Health experts continue to monitor COVID in preparation for possible surge
LINCOLN, Neb. (KOLN) - Lancaster County reported its first COVID death in the month of April. The man was fully vaccinated and in his 50s, who also had serious underlying health conditions.
Even though COVID cases are low and things like mask mandates in the transportation sector are dropping, health experts will continue to monitor case counts in the community due to an anticipated surge.
The Lincoln-Lancaster County Health Department said Lancaster County is still in the green on their COVID risk dial and the Lincoln area has averaged fewer than 10 cases a day. The positivity rate in the area has remained around 4%.
Experts say the concern has to due with waning immunity.
“Every area of the country is experiencing an increase of COVID detection in wastewater and that is probably going to translate into more community classes,” Dr. James Lawler with UNMC said.
Lawler is an infectious disease physician at UNMC. He thinks there will be a resurgence of COVID - specifically Omicron variant BA-2.
“[It’s been] 6-8 months since they’ve had a dose of any vaccine, so that’s going to make our population very vulnerable to more severe disease by mid-summer,” Dr. Lawler said.
Lincoln-Lancaster County Health Director Pat Lopez said that it’s too soon to make predictions about possible BA-2 fueled surges.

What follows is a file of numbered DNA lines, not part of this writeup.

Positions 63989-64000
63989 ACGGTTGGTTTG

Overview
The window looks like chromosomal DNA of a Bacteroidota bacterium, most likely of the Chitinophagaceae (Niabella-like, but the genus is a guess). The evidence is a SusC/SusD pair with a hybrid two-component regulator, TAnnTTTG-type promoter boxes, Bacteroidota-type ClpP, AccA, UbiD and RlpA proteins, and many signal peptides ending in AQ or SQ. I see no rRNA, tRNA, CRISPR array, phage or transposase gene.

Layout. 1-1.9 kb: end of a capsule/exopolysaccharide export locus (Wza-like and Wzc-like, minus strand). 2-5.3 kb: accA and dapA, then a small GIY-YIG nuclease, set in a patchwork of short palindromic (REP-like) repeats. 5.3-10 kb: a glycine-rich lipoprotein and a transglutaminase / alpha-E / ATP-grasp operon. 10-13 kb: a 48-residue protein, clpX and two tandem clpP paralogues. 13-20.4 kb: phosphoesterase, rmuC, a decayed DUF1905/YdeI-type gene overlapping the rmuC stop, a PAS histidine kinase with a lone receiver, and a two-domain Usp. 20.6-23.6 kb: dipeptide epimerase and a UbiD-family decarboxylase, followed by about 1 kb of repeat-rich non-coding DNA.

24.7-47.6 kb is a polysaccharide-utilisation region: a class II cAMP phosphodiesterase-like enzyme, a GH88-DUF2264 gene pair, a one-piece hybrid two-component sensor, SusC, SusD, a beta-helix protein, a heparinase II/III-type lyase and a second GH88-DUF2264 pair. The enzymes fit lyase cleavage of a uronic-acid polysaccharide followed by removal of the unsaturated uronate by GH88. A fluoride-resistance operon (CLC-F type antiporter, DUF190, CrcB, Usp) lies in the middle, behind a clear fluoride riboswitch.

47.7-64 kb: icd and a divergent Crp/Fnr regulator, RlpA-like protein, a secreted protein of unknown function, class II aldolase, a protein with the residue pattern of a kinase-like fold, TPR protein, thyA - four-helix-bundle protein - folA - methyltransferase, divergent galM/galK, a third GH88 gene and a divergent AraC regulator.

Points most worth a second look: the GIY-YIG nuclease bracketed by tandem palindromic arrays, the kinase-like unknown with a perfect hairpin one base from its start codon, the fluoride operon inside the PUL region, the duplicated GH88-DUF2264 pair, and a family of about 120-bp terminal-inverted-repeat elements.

“We’ve been doing wastewater testing for sometime,” Director Lopez said. “We monitor that number, and it’s staying pretty level also, that’s another indicator we have that tells us about the spread in the community.”
Both Lawler and Lopez agreed that vaccination is necessary to prevent a future increase in cases. A fourth dose that was approved for the immuno-compromised and those who are over 50 is encouraged.
“The more people we have vaccinated, not only are we reducing the number of hospitalization and severe disease, but we’re also reducing spread in the community,” Dr. Lawler.
In Lancaster County, about 72% of eligible people are fully vaccinated and about 2,000 people are signed up for vaccine clinics at Pinnacle Bank Arena next week.
“People who have the booster even if they should develop COVID from one of the variant strains, have a much milder case and tend to not be hospitalized, and if they are hospitalized it’s not for very long,” Lopez said.
Lawler said if people don’t stay up to date on vaccinations, the state will continue in what he calls a “Groundhogs Day” situation.
“Our population will be less well-protected come fall than we were last year,” Dr. Lawler said. “We will see widespread transmission and lower rates of immunity in the population which means we will see higher rates of hospitalization and death.”
Statewide COVID rates are also flat and have not showed an increase in cases or hospitalizations. About 68% of eligible Nebraskans are fully vaccinated.
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